Thursday, June 24, 2010

Don't It Make My Brown Eyes Blue... When Does Experimenting With One's Look Become Self-Hate?

Having a teenaged daughter who has two black parents, a white step-father and bi-racial half sister is perfect fodder for anyone who wants to write a family blog on race, identity and family. Almost daily she says something that raises issues I think are appropriate for this blog, but not always does she give me her consent to talk about them. Yesterday, she told me something supremely interesting, but when I asked if I could blog about it, she said "No." I even offered to change it up some. She still said no. I think she's being slightly unreasonable-- after all, none of her friends would EVER do anything as boring as read her MOTHER's blog-- but I respect her and her privacy. You'll all just have to wait to find out what she revealed in one of our (ongoing) mother-daughter talks yesterday. She did, however, give me permission to recount today's story.

It begins in Walmart (like any good story) with a discussion over makeup. I had promised her she could start wearing it in high school and now Sisi wants a ton of it. Since she starts that institution of higher learning this Fall, she's lobbying hard to build her supply: eyeshadows, mascara, thick black eyeliner.

"No," I said. "First, it's still summer. You're not in high school yet. Second, until you're buying it yourself, I'm in control of how much makeup you can wear. And I think mascara and a little lip gloss is enough. Maybe a neutral shadow. We'll see."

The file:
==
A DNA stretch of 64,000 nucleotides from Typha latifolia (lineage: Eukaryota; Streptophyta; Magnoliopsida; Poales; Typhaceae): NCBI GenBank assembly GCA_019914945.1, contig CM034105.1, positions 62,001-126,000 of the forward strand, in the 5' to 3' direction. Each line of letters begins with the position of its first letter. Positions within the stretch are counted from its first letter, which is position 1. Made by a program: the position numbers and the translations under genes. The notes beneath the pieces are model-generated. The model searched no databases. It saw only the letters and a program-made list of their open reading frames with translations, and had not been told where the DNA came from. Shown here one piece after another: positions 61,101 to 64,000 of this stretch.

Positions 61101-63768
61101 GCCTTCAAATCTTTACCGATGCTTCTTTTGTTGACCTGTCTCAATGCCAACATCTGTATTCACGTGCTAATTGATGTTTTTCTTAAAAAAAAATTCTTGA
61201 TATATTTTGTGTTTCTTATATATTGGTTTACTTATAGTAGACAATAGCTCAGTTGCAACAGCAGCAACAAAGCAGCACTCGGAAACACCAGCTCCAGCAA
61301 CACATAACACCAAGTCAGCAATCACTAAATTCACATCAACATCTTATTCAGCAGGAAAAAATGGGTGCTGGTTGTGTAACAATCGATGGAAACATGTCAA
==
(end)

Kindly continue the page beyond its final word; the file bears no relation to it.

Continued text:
She argued with me: I'll spare you a repeat of all that. But what she said when she finally gave up on eyeshadow and liquid eyeliner is where I once again confronted questions of race, identity and the double-standards of it all. Because after a long pause, she asked, "If I saved my money and bought them myself, could I have blue contact lenses?"

My daughter has perfect eyesight-- she only wears glasses in costumes or in the sun--so the purpose of these contact lenses would be cosmetic only.


Sisi in her doctor costume last Halloween. Very fake glasses.

But her suggestion triggered so much more in me. In the space of a blink, I thought of Toni Morrison's masterpiece, The Bluest Eye-- the story of a black girl who longs for white skin, blonde hair and blue eyes.
I thought of the story I read of the Caribbean woman who paid close to $8,000 for a surgical procedure to turn her dark brown eyes blue-- a procedure that failed-- and nearly went blind in the process. (Read about it here.) I think of James Brown singing "Say it loud, I'm black and I'm proud." I think of chemical relaxers and hair weaves, of colorism, of just how hard it can be to affirm that "black is beautiful" in a culture that makes daily assaults on brown eyes, kinky hair and curvy figures.

My daughter, like most teens is a voracious consumer of this culture... and now she wants blue eyes.

"Absolutely not," I said before I had really thought about it. "You have beautiful brown eyes, why would you want to cover them up?"

"But you let me dye my hair," she reminded me.